All of this adds up to the reason the Call Center Industry Advisory Council (CIAC) was formed back in early 1998. Over the course of the following two years, this industry-elected group of call center practitioners, educators, consultants, vendors and media representatives worked with the industry to identify the knowledge, skills and behaviors (competencies) required for professionals in strategic and operational call center management roles to perform their jobs at a superior level of performance. Thereafter, this was the driving force for CIAC to further work with call center executives and managers from all types, sizes and kinds of call centers to design and develop industry-standard certification based on these competencies, for individuals that lead and manage call center, help desk and CRM organizations. The end result is CIAC Certification.

The ultimate goal of CIAC Certification is to legitimize the call center profession in order to inspire more people to consider the call center a bona-fide and lucrative career opportunity. This will bring more people into the profession, at every job level. While CIAC Certification has begun at the management level, industry certification will be developed for every job role in a call center. With industry-recognized competency standards that define the elements necessary to be successful at each job level and to move up to the next level (career pathing), the profession will cultivate a highly skilled workforce from entry-level to upper management. This is the key to sustaining the long-term prosperity of call centers.
Another important objective of CIAC Certification is to raise the stature of and establish high value around call center professionals who perform their jobs at superior levels day in and day out. There are call center executives and managers who today represent the ideal of CIAC Certification. Most of these individuals have worked in call centers for some time and have earned their stripes through many years of trial and error in learning what works and what doesn't in running a call center. Unfortunately, the rapid growth of call centers today doesn't allow for this learning curve ' we need management professionals who can come in equipped with the necessary knowledge and skills and who, with a minimum time of hands-on experience, can successfully lead and manage a call center organization. The competent call center leaders and managers of today have a responsibility to help pave the way for future leaders and managers following in their footsteps. Supporting industry certification is an important means of doing this.

CIAC Certification for the Management Track is now being rolled-out on a general release basis after completion of phase one beta testing of the certification assessments. Over two hundred call center vice presidents, directors and managers are participating in this beta testing. Phase two beta testing concluded in mid-May with full CIAC Certification scheduled for general release June 30, 2002. Certification testing for the CIAC-Certified Strategic Leader (CCSL) and CIAC-Certified Operations Manager (CCOM) designations consists of four knowledge assessments, a work product assignment, and a 360 Review, all based on role-specific competencies across four domains:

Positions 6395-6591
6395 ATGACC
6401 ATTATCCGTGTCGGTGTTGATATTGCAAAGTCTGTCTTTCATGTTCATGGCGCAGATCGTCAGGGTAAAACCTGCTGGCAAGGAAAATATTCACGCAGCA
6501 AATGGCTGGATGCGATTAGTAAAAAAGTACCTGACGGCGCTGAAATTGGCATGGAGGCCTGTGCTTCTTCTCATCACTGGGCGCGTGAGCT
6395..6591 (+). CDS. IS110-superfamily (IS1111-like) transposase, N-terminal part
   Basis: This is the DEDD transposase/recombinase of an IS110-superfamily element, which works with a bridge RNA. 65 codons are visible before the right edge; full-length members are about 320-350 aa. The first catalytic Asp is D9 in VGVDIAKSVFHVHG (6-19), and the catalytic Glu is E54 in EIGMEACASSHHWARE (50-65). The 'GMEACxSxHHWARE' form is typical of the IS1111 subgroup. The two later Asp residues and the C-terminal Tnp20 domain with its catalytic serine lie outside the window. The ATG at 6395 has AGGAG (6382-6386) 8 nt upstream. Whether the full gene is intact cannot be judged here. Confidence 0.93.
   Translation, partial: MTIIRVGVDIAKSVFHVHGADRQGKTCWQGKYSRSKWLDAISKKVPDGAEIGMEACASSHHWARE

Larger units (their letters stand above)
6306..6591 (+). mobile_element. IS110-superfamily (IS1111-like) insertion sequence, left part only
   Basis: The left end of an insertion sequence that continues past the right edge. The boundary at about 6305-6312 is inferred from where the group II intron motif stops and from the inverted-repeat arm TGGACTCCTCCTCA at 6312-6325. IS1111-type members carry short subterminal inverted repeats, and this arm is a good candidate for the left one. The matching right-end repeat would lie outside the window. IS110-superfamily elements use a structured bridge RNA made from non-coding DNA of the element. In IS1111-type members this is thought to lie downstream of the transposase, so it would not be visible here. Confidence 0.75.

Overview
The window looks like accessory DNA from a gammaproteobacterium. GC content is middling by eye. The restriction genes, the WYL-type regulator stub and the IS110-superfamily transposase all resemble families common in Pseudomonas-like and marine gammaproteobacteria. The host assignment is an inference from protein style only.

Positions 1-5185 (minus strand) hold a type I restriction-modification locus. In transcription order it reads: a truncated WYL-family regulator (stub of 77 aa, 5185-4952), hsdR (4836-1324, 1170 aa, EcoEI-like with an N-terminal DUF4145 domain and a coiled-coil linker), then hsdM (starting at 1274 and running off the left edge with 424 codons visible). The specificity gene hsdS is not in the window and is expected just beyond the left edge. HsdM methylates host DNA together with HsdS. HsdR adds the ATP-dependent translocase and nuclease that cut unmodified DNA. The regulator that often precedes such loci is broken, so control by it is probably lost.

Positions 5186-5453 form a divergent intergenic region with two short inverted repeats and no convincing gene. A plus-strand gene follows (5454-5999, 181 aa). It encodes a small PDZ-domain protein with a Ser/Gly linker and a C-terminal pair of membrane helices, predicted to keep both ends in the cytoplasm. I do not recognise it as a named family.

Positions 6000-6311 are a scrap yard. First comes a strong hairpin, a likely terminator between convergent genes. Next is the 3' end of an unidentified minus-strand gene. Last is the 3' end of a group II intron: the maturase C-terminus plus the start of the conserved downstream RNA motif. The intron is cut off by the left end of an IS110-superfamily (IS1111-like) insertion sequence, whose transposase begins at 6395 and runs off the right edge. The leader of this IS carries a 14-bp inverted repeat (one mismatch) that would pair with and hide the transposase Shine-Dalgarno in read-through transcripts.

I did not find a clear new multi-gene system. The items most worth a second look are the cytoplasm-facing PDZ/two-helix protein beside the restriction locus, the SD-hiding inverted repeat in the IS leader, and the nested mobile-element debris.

• People Management,

  • Operations Management,

  • Customer Relationship Management, and

  • Leadership and Business Management.

The knowledge assessments are administered online at public testing centers or at an individual's employer site. The work product assignment and 360 Review are completed at the individual's workplace. There are also CIAC-Certified Management Consultant (CCMC) and CIAC-Certified Management Apprentice (CCMA) designations which require similar certification testing.

CIAC Certification has been designed to establish a new standard around professional certification. Beginning with the competencies, the process is intended to be rigorous and demands a substantial amount of preparation and dedication. When an individual achieves CIAC Certification, there will be no doubt that he or she has mastered the specialized expertise required to excel on the job. The process ensures that CIAC Certification cannot be achieved otherwise. This is what builds high value around the CIAC Certification credential and establishes those that have achieved it as leaders in the profession. The value of CIAC Certification extends beyond the individual to his or her organization and ultimately to the entire call center industry.

As the organization established to provide industry certification, CIAC's focus is 100 percent on cultivating a high performance workforce and certifying individuals who have demonstrated mastery of the competency requirements. As part of establishing a new breed of professional certification, CIAC does not provide training. Its belief is that certification must be vendor-neutral, based on industry-recognized competencies specific to the job role and a standardized assessment process, and holistic with regard to a separation from training. One of the reasons certification has gotten a bad rap is because it's been misused to sell training courses rather than being 'real' certification. As opposed to offering training, CIAC gives guidance to call center trainers to help them develop courses that provide a successful learning experience in preparation for the CIAC Certification process.

We are pleased to note that CIAC Certification is quickly becoming recognized as the benchmark for performance in call center management ' the 'credential of success' and the 'industry standard.' This rapid acceptance is a strong indication of how much the call center industry has come of age and its readiness to take the big step of becoming a recognized, legitimate profession.

Fredia Barry is president of the Call Center Advisory Council. Learn more about CIAC Certification, including pricing and testing locations, and view the industry-established call center management competencies for each management track designation by visiting www.ciac-cert.org. Additional information is also available by calling the CIAC Operations Center at 888-859-2422.

[ Return To The June 2002 Table Of Contents ]